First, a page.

A wet weekend did little to dampen the fun and friendly competition at the 72nd North Peace Fall Fair last weekend, and those who braved the rain were lucky to witness some new records and fall fair firsts.
Some 20-plus millimetres fell over the region Aug. 16 to 18, making for cool and muddy conditions for the horse and tractor shows, but there were enough breaks in the weather to enjoy the cattle showings, take in some music, and snack on ice cream and sno cones.
“It’s really amazing that people in the North Peace think as much of this fair and what it does for the community to continue to come out and support it. It’s 72 years now, and tomorrow we start on 73,” said Bruce Christensen, president of the fall fair society.
“The volunteers, the commitment of the volunteers, the commitment of the citizens, and the vendors … you see the smiles on their faces, and it gives you gratitude that what you worked for and what you sweated for all year is for a reason.”
Joyce Marchant of Salmon Arm and her heavy horse team of Sunny and Jack ended the weekend on Sunday with a new fair record, pulling 11,500 pounds on the boat — 7,740 over team weight — and going home with first place.
The slick mud may have greased the boat, but it was still tough trotting for the horses. Gord Mackenzie of Fort St. John and his two teams of Jim and Ike, and Paul and Barney, couldn’t get their footing, finishing second and third with impressive 11,000-pound pulls.
Marchant and her team also took second in the heavy horse show at the Kiskatinaw Fall Fair the same weekend.
“I like going places I’ve never been before,” Marchant said. “I’m so impressed with the country, and I’m so impressed with the hills; you drive up a hill, down a hill, and up, and they’re big hills. I just love that.”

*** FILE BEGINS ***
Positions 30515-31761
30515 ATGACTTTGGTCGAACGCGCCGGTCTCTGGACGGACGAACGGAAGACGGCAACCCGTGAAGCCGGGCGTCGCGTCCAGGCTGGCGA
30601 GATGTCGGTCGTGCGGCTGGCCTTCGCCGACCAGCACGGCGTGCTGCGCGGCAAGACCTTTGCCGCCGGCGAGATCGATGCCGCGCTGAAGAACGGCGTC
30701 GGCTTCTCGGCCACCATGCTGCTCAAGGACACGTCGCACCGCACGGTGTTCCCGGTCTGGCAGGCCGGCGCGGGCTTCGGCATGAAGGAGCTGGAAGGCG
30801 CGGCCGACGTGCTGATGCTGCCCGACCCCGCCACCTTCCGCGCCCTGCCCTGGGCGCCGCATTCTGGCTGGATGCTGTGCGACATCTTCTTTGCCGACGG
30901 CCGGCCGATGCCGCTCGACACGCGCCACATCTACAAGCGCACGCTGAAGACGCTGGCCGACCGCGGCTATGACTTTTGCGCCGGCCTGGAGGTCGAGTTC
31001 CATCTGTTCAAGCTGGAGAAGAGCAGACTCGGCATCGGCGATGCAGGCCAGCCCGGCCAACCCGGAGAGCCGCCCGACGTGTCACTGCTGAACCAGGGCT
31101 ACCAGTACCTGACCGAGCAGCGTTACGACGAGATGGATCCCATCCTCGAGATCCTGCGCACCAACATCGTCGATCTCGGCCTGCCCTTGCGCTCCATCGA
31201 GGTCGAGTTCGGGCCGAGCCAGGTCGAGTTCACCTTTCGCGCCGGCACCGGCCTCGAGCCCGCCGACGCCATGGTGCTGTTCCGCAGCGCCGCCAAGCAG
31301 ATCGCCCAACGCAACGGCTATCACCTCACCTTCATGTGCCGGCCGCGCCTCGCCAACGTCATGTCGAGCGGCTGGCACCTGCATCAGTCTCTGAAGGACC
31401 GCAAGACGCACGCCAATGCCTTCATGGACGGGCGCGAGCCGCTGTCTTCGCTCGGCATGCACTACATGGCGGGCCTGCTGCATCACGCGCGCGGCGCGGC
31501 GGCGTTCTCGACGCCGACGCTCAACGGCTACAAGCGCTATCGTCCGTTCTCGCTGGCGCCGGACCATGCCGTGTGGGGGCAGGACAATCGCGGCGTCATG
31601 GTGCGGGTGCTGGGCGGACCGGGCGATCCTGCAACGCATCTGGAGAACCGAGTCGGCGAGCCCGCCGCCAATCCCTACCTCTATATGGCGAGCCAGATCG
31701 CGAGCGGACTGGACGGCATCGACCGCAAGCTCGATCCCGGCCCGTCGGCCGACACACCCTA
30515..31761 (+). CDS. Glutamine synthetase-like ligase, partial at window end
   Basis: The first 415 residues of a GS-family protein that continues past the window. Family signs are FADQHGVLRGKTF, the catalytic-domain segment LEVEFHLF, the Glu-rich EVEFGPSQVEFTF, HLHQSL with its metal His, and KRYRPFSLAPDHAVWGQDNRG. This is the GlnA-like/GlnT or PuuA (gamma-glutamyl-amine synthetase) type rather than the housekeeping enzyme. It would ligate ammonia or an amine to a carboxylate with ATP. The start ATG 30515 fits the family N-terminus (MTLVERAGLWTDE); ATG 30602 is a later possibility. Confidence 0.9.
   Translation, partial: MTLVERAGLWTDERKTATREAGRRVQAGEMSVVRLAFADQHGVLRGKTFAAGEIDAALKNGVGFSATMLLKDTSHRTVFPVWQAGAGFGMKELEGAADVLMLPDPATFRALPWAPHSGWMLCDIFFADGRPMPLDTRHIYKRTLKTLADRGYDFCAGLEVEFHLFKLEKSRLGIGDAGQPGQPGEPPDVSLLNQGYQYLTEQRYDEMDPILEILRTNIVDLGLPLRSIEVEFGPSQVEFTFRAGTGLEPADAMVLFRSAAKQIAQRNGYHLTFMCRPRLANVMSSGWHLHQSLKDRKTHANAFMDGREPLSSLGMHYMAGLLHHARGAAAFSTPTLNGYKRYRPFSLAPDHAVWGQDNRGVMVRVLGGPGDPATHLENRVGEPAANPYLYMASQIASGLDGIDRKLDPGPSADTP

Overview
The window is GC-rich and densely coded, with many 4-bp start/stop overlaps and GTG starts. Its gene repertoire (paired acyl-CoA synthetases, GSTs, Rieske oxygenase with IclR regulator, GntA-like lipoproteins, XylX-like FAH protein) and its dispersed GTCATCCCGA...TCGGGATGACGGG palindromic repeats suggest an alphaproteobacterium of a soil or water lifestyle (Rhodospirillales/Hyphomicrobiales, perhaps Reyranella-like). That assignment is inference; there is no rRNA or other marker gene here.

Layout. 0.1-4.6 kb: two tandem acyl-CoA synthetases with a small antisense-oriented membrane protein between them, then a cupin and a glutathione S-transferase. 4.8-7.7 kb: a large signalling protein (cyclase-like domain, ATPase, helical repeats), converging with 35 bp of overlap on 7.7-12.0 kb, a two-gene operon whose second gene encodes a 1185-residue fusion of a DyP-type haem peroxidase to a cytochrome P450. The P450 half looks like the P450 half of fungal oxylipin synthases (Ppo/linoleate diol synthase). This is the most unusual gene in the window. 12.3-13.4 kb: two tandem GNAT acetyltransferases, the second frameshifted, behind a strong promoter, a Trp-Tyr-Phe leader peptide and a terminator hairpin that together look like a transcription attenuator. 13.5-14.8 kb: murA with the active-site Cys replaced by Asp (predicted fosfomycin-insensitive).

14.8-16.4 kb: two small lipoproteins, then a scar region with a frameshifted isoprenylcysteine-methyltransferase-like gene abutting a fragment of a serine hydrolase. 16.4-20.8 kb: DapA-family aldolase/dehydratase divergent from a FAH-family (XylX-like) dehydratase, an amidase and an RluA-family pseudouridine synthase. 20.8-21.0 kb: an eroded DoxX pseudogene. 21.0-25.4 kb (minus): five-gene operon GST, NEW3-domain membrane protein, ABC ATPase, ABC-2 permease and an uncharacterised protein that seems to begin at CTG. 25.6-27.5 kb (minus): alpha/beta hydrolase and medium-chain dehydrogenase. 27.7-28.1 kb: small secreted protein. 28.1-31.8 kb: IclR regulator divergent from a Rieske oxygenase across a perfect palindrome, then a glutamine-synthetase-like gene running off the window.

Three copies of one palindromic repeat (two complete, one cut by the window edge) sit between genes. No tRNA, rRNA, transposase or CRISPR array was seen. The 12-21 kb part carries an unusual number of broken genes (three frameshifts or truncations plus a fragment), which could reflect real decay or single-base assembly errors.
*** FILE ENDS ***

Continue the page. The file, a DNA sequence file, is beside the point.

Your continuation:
Earlier in the weekend, Carli Tetrault of Fort St. John won English Pleasure and Halter Grand Champion honours, taking home two out of three Grand Champion classes in her first year at the fair.
She won the English Pleasure class with her horse, Nodin, and the Halter class with her horse, Micky, enduring two rainy mornings on the Saturday and Sunday with an ever-present smile.
“It was fun but it was quite cold at the same time. It was really good, I’m very proud of myself and I’m very proud of both of my horses,” said Tetrault, 15.
“It’s cold, so you’re not really focused on what you’re doing, you’re more focused on, “Oh, I’m getting out of the arena, I got to put on my coat.’ For the horses, it’s hard on their backs to work when they’re cold and wet. That was one of my concerns, but they still did really good.”
Tetrault trains at Desert Acres, and plans to return to the fair in 2020, and take part in other shows, too.
“Next year, I’ll go to quite a bit more and see where that takes me,” Tetrault said.
Herbert and Katharina Keuth of North Pine, and Dennis Davidson of Charlie Lake were named this year’s Pioneers of the Year.
The Jarnagin family of Upper Cache were named Farm Family of the Year for the second year in a row, with more than 70 entries in the show.
Barbara Jarnagin said taking part in the fair was a family tradition when she was young. Though she took a break when her family moved away, she’s picked up the tradition again with her husband and six children for the last seven or eight years. The fair has seen a revival in that time, Jarnagin said, noting that when she first returned, there were very few entries in the fair.
“It was sad for me, so I was trying to put in as much stuff as possible to keep this going,” Jarnagin said. “I really love the community part, it’s family and community.”
Volunteers continue to work to improve the fair, Christensen said.
“We had the wasps last year, we had the water this year — surely to goodness we get something good next year,” he said.
Email Managing Editor Matt Preprost at email@example.com.